Members of civil society groups protest the killing of Christopher Msando, electoral commission information technology manager, at a demonstration in Nairobi on Tuesday. Msando, an official crucial to running Kenya’s presidential election, was found tortured and killed, the electoral commission chairman said Monday, as concerns grew that the East African nation’s vote could again face dangerous unrest. (Ben Curtis/AP)

On Aug. 8, Kenyans will cast their ballots for about 1,880 positions, including president and vice president. Over the past year, the electoral process has been marred by violence perpetrated by politicians, party agents, protesters and security forces. Will this affect voters’ decisions to turn up at the polls?

Surprisingly, violence before an election doesn’t drive down the vote overall

As one of us, Stephanie Burchard, found, election violence occurs in roughly 50 to 60 percent of sub-Saharan Africa’s elections. Most incidents tend to be violent harassment and intimidation of voters and candidates, although about 20 to 30 percent of elections experience politically motivated assassinations. Some violence is strategic — deliberately organized to affect the outcome of the election — whereas other violence is incidental, breaking out as result of protests that devolve into riots. Incumbent parties and politicians usually instigate strategic election violence, but opposition parties also mobilize election violence.

When observers talk about election violence in sub-Saharan Africa, they’re almost always discussing violence that occurs before elections. In fact, pre-election violence makes up roughly 90 to 95 percent of violence associated with elections. Fortunately, post-election violence is rare; however, when it does occur, as in Kenya in 2007, it tends to be much more severe, resulting in hundreds or thousands of fatalities.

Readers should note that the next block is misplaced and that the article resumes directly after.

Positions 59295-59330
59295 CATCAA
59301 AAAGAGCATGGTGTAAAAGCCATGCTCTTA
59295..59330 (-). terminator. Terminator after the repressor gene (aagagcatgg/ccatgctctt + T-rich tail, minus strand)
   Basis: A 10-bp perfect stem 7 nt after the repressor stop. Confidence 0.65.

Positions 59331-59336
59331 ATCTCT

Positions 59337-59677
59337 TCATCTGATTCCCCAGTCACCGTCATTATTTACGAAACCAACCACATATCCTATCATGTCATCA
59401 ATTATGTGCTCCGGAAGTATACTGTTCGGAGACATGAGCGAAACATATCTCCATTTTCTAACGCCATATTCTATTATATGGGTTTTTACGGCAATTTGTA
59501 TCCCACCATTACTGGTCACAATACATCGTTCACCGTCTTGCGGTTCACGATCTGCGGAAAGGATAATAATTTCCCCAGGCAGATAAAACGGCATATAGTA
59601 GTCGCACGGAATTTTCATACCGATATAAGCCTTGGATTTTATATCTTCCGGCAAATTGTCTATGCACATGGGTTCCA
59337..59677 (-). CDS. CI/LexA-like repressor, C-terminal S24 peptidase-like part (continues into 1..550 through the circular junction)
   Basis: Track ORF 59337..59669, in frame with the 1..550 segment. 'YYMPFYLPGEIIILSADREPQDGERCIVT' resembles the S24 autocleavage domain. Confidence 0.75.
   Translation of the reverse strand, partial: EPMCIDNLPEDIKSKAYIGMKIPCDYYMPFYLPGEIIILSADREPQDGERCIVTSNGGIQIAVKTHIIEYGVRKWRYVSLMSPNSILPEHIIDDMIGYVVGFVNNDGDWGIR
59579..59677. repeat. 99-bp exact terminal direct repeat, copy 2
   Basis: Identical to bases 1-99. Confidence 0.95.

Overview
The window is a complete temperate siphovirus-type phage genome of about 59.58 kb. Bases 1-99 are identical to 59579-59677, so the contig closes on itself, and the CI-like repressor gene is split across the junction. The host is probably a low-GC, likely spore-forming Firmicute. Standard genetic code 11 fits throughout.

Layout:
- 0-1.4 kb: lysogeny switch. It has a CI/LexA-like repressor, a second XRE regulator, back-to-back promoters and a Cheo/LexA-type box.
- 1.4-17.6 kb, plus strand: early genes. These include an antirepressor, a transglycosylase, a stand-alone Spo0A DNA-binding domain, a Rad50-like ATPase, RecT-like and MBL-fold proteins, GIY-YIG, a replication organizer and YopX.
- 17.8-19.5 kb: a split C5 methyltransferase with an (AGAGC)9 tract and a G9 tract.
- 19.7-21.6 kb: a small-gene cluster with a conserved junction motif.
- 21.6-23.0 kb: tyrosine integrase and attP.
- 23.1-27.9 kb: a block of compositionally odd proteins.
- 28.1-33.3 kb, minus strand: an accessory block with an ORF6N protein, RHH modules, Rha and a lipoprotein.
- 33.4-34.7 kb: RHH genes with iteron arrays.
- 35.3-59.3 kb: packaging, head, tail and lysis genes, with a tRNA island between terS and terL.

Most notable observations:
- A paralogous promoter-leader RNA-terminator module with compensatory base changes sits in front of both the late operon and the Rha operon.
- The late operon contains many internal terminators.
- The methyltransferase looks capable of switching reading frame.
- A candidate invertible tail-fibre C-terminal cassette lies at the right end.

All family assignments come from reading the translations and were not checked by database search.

But election violence doesn’t affect overall voter turnout in Africa. That’s our conclusion in a recent article: Pre-electoral violence does not necessarily deter citizens from turning out to vote. That contradicts the thinking of both leading development institutions such as USAID and United Nations Development Program, and of political scientists such as Paul Collier, Pedro C. Vicente and Kristine Höglund, all of whom have presumed that such violence generally suppresses voting.

At first glance, our finding doesn’t make sense. Coercion and intimidation should scare voters away from elections that they fear will turn violent. After analyzing almost 300 elections held in sub-Saharan Africa from 1990 to 2014, however, we find that there’s really no systemic difference in turnout between elections where campaigning was peaceful and elections where violence took place.

Politicians typically use violence before an election for one of these three reasons

Here’s what we concluded. There are three primary reasons that politicians use violence during a campaign: suppression, mobilization and displacement. Politicians might be using violence to dissuade citizens from voting for a specific party or candidate, to try to compel them to vote for a specific party or candidate, or to displace them so they do not vote at all. Furthermore, if used at the same time, these violent strategies can effectively cancel one another out in the aggregate — and so the overall effect on voter turnout becomes difficult or impossible to determine unless it is extremely well coordinated.

We are not arguing that election violence is necessarily an ineffective strategy — it may have the intended results in targeted communities — but it is inefficient and a very difficult way to produce results that matter at the national level. By understanding that politicians have multiple motivations for violence, observers are better positioned to develop programs and interventions to mitigate and prevent these attacks.